That force is desire, it is anger,
arising from the guna called rajas;
deadly and all-devouring,
that is the enemy here.

As a fire is obscured by smoke,
as a mirror is covered by dust,
as a fetus is wrapped in its membrane,
so wisdom is obscured by desire.
...
Desire dwells in the senses,
the mind, and the understanding;
in all these it obscures wisdom
and perplexes the embodied Self.

Therefore you must first control
your senses, Arjuna; then
destroy this evil that prevents you
from ever knowing the truth.
...
Knowing the Self, sustaining
the self by the Self, Arjuna,
kill the difficult-to-conquer
enemy called desire."

Here Krishna cuts straight to the point of desire as being the root of suffering. Desire is always for something which is by its nature impermanent. Desire is thus incompatible with true, lasting happiness. When desire is lost, the mind is stilled, and external influence is removed, the Self is realized, and this is the highest peace and happiness. It is not dependent on any conditions, and it cannot be taken away. It is the state which the mind naturally finds itself when these temporal conditions are removed from its own field of awareness.

edit on 23-8-2014 by TheJourney because: (no reason given)

edit on 23-8-2014 by TheJourney because: (no reason given)



posted on Dec, 9 2014 @ 05:52 AM
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a reply to: TheJourney


Have read through a bunch of your threads. I am in a very similar place to you. On the path, well read, but wondering what next? what else?

I bring your attention back here that you might regain peace. It is impossible to maintain if you live in a city. Awareness is your blessing and your curse. I know you have felt the connectedness of all things at some point. The bliss that comes with that state.

I humbly suggest you have a purpose that you feel within you. You understand East and West. You are not in your final journey on the wheel or you would be in calm isolation by now.

You are at the stage of preacher. You are aware but separate. You are interested in worldly matters but free from worldly desires (mostly). You achieve what you are looking for (tangible proof of the divine) with the energy you gain from your followers. Their belief and attention and energy provides the support to your belief and attention and energy, which enables miracles.

Collective consciousness is "God", awakening others allows ascension.

All the Egyptian Gods are ascended Pharaohs. It's why they appear as they do.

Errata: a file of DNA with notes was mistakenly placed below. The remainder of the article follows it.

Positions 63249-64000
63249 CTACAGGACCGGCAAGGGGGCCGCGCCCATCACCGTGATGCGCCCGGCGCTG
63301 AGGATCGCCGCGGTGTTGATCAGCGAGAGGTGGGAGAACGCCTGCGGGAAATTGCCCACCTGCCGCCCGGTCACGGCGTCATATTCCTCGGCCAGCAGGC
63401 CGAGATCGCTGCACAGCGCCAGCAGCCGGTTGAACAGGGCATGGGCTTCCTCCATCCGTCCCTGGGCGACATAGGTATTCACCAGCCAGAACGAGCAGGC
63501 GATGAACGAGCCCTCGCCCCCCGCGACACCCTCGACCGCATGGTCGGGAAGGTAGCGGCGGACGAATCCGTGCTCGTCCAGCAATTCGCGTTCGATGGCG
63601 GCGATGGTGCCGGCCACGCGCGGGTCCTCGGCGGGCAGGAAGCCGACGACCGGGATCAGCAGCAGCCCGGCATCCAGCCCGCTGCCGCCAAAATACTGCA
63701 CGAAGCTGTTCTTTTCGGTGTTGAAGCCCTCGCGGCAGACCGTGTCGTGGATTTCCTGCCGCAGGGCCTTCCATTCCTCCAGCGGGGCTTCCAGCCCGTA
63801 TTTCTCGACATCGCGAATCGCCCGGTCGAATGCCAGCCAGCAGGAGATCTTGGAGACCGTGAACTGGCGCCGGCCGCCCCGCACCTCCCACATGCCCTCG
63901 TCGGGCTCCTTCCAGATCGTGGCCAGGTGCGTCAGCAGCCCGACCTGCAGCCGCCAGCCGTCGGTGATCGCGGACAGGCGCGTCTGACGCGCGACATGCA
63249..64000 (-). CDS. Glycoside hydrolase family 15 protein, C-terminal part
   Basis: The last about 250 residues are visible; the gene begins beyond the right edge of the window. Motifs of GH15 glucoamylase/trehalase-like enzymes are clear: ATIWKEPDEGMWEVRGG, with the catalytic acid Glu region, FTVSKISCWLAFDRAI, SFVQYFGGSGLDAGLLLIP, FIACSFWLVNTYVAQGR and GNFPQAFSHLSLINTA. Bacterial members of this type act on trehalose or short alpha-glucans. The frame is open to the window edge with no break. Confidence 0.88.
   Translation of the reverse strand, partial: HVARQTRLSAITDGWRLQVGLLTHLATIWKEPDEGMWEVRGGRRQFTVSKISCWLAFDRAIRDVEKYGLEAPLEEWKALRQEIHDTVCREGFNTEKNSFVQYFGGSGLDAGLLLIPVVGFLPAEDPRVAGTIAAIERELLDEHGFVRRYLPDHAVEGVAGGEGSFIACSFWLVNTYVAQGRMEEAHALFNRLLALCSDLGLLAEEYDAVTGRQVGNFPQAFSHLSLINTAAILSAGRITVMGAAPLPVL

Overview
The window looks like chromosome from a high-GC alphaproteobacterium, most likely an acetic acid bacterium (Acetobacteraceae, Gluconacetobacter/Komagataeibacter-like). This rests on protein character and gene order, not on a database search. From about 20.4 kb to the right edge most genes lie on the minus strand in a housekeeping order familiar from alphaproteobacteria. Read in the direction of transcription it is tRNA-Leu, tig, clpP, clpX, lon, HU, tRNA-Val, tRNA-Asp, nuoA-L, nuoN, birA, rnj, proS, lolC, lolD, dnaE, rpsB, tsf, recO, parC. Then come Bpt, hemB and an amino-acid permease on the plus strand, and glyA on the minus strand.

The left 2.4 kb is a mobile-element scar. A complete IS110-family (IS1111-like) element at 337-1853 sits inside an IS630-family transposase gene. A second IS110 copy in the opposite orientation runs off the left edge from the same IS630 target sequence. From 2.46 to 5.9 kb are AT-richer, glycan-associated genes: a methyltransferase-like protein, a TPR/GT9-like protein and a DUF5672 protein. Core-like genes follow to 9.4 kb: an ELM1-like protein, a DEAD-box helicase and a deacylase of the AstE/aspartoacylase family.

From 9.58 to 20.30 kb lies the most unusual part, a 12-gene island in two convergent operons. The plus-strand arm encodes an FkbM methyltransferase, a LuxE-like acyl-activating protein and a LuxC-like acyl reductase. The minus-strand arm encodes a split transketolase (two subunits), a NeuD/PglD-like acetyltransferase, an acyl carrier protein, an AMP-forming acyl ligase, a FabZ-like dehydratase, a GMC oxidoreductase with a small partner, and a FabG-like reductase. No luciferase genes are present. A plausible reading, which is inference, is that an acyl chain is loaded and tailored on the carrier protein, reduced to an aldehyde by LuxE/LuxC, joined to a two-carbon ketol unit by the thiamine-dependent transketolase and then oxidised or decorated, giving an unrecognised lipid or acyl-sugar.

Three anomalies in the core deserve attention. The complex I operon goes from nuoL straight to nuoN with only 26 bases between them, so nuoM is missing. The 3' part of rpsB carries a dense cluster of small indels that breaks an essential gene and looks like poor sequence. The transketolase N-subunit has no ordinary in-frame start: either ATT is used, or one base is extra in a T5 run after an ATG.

posted on Dec, 9 2014 @ 06:57 AM
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Woe a very nice thread OP I think the Gita is for everyone, just replace the word Krishna with god and there you have it. The Gita pretty much sums up self realization in a nutshell.

Problem is being engrossed in mentally god/atman/infinate counsiousness is rather difficult to steady the mind in eternal god. Perhaps more meditation may help.



posted on Dec, 9 2014 @ 06:59 AM
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a reply to: MarxMarvellous

Collective consciousness is "God", awakening others allows ascension.

The realization of God is the realization that there are no others.
There is just the present happening, it is moving but going nowhere.



posted on Dec, 9 2014 @ 07:39 AM
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I am a Hindu and Bhagavad Gita is among Hinduism's most revered texts along with Ramayana and Mahabharata. Before one tries to see the wisdom that Gita holds, it is probably best to start with a basic understanding of Hinduism and the practice of it. Let me try to point out some uniqueness here;

1, Gods in Hinduism are rarely 'nice guys'. If we are talking of a scale of white to black, with white being the most righteous and black being the absolute evil, Hindu Gods are firmly in the grey band. Very Human. More of Anti-heroes than Heroes.
2, Hinduism is more about pragmatism than idealism.
3, Hinduism is more than a religion, it is a way of life. This may sound cliche, but it is true.
4, The practice of it is as varied and as complex as the country of it's origin.
5, There is rarely a mediator, a human at the top of the religion who commands what the followers should do. No priest or body holds such power.

Will try and add more later on.